Survey measures cannabis use among cancer patients

September 22, 2023
a portrait of a cancer researcher in a garden setting
Researcher Erin McClure, Ph.D., found that cannabis usage among cancer patients at Hollings was in line with national estimates, despite the lack of a legal marketplace in South Carolina. Photo by Sarah Pack

About a quarter of cancer patients at MUSC Hollings Cancer Center report having used cannabis, or marijuana, since their diagnoses, a figure that is in line with estimates from states with legal marijuana access. Patients are most likely to use cannabis to help with sleep, pain, mood changes, stress, anxiety and depression.

The information is from a survey administered by Hollings researcher Erin McClure, Ph.D., as part of a larger look into cannabis use by cancer patients across the country. The National Cancer Institute awarded grants to 12 cancer centers to survey their patients. Researchers at the NCI are working on an overarching paper that compiles the results; McClure expects it may also explore some differences across cancer centers, particularly because the other 11 cancer centers are in states with legal marijuana access.

One aspect of the Hollings survey that stood out to her was the low number of patients who talked to their doctors about the fact that they were using cannabis.

“It will be interesting to compare that number for our site to states that have legal cannabis because I expect that there would be a much higher rate of conversation in states with legal marketplaces,” she said.

There is much that is unknown about cannabis use for cancer patients, although some early work indicates it may hinder the effectiveness of certain cancer treatments. But cancer patients at Hollings, whether they used cannabis or not, didn’t see the greatest risk to be to their treatment; instead, they perceived the greatest risk to be a legal one.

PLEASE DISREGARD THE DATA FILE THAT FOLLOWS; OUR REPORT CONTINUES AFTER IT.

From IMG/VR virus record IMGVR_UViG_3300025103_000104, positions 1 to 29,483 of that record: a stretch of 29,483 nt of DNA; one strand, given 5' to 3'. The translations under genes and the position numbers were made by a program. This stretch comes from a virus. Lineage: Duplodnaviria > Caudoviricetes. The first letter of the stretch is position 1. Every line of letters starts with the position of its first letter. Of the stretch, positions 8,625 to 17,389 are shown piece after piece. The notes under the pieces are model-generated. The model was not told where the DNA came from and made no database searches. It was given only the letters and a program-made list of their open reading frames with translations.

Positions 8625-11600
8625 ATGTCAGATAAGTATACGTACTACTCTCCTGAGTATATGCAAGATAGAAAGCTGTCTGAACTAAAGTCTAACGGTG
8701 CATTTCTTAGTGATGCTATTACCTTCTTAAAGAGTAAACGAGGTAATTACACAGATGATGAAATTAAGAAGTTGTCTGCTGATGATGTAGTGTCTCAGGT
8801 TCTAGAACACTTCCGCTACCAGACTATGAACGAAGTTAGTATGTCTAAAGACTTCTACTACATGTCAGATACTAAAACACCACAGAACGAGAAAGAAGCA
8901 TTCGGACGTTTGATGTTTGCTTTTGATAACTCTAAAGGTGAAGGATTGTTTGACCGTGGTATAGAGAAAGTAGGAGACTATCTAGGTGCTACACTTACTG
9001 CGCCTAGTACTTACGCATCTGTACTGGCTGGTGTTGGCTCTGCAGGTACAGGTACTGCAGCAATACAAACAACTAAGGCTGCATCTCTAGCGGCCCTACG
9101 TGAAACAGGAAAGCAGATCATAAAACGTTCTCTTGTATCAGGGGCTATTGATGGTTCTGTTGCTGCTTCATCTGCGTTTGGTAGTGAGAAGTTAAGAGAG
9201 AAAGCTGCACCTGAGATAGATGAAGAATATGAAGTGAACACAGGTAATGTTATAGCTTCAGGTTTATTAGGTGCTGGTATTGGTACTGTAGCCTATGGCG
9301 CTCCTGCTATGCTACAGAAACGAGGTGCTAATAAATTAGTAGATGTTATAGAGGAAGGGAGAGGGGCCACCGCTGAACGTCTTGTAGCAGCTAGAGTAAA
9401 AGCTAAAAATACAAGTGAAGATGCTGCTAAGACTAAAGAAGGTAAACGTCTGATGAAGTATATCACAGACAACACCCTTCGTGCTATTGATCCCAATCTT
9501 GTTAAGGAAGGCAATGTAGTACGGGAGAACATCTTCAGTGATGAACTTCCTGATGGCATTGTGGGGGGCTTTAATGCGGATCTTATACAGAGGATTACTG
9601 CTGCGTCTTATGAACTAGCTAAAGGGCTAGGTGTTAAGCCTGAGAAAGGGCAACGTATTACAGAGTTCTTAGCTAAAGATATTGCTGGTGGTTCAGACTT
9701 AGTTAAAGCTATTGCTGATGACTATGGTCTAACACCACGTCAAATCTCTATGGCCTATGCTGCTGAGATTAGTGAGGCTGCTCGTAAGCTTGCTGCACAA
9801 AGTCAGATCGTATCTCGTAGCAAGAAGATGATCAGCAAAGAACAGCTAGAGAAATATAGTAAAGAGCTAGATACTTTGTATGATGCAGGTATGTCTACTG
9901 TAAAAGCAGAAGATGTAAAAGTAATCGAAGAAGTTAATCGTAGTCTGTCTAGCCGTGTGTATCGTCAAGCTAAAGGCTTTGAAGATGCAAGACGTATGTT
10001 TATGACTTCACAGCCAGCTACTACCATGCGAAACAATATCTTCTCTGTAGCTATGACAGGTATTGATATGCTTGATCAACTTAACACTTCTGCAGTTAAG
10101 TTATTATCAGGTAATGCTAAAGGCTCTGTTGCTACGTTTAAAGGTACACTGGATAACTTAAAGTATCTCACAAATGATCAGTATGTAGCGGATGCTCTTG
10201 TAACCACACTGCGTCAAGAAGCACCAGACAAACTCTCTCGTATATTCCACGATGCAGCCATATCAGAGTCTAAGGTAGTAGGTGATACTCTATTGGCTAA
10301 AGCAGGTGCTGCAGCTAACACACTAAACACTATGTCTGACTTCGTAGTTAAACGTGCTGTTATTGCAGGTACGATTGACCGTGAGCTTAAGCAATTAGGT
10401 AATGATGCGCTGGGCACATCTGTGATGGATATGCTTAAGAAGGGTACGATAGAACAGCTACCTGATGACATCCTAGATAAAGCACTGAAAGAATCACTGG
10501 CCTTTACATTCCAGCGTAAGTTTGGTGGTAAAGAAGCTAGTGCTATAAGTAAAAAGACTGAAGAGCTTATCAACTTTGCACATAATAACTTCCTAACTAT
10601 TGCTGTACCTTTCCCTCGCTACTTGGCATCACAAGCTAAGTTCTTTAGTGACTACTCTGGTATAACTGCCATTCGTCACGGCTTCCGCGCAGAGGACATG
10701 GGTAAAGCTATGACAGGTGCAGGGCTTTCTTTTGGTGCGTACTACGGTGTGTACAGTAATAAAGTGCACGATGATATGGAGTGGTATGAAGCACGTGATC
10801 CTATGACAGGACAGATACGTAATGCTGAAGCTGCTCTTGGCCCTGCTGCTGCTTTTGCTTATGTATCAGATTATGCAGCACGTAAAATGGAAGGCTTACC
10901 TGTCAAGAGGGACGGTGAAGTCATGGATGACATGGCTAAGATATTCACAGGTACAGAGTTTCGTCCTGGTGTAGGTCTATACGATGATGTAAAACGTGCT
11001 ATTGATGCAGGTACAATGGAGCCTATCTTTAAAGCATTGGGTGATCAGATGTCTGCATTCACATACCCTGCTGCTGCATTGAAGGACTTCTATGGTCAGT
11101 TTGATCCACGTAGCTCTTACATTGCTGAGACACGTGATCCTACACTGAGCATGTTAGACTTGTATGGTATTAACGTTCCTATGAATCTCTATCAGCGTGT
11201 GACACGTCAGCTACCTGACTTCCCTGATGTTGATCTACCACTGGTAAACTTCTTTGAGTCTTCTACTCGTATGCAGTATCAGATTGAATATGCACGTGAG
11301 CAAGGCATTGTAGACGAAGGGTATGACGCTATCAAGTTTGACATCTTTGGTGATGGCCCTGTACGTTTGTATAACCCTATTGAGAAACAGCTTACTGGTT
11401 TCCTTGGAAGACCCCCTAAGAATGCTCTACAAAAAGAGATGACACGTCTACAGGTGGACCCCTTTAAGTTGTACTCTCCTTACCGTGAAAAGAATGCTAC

“One of the biggest risks that was noted for cannabis was the legal consequences associated with use. I think that probably prevents a lot of people in our state from initiating use even though they might be interested,” McClure said.

However, there is also the risk to treatment effectiveness.

“There is some preliminary data suggesting that people who use cannabis may have a worse treatment response to immunotherapy, so the concern is that using cannabis may be helpful for people in terms of sleep and pain, but it may be affecting their cancer treatment response,” McClure explained.

However, more work needs to happen to verify those findings, she said.

Because of the prevalence of cannabis use, the NCI is interested in investigating its effects from a number of angles, McClure said, including the therapeutic potential of cannabinoids and how it interacts with different types of cancer therapies.

McClure is hoping to conduct more research in South Carolina, including a naturalistic study that would follow patients for a year to measure their cannabis use and cancer outcomes.